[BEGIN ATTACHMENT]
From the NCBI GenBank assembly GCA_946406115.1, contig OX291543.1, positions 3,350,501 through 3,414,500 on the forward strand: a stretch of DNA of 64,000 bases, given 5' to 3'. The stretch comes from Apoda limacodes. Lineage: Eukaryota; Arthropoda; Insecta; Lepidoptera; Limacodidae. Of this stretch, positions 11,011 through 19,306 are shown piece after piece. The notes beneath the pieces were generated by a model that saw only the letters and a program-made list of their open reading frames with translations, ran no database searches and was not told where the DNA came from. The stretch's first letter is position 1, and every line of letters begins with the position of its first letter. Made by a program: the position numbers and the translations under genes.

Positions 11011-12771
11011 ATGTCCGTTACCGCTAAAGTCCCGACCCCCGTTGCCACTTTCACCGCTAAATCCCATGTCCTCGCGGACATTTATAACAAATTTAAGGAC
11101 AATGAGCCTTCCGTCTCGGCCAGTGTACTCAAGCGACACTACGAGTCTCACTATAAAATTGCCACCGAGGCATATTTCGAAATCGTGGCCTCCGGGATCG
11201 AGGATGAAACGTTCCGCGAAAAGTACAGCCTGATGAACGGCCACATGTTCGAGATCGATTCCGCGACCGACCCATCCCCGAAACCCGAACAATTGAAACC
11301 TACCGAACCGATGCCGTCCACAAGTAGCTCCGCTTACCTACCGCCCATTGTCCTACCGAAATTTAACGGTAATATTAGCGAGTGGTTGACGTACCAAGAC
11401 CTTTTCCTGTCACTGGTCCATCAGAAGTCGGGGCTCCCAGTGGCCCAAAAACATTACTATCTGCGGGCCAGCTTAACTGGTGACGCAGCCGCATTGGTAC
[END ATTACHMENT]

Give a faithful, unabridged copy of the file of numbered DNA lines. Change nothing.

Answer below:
From the NCBI GenBank assembly GCA_946406115.1, contig OX291543.1, positions 3,350,501 through 3,414,500 on the forward strand: a stretch of DNA of 64,000 bases, given 5' to 3'. The stretch comes from Apoda limacodes. Lineage: Eukaryota; Arthropoda; Insecta; Lepidoptera; Limacodidae. Of this stretch, positions 11,011 through 19,306 are shown piece after piece. The notes beneath the pieces were generated by a model that saw only the letters and a program-made list of their open reading frames with translations, ran no database searches and was not told where the DNA came from. The stretch's first letter is position 1, and every line of letters begins with the position of its first letter. Made by a program: the position numbers and the translations under genes.

Positions 11011-12771
11011 ATGTCCGTTACCGCTAAAGTCCCGACCCCCGTTGCCACTTTCACCGCTAAATCCCATGTCCTCGCGGACATTTATAACAAATTTAAGGAC
11101 AATGAGCCTTCCGTCTCGGCCAGTGTACTCAAGCGACACTACGAGTCTCACTATAAAATTGCCACCGAGGCATATTTCGAAATCGTGGCCTCCGGGATCG
11201 AGGATGAAACGTTCCGCGAAAAGTACAGCCTGATGAACGGCCACATGTTCGAGATCGATTCCGCGACCGACCCATCCCCGAAACCCGAACAATTGAAACC
11301 TACCGAACCGATGCCGTCCACAAGTAGCTCCGCTTACCTACCGCCCATTGTCCTACCGAAATTTAACGGTAATATTAGCGAGTGGTTGACGTACCAAGAC
11401 CTTTTCCTGTCACTGGTCCATCAGAAGTCGGGGCTCCCAGTGGCCCAAAAACATTACTATCTGCGGGCCAGCTTAACTGGTGACGCAGCCGCATTGGTAC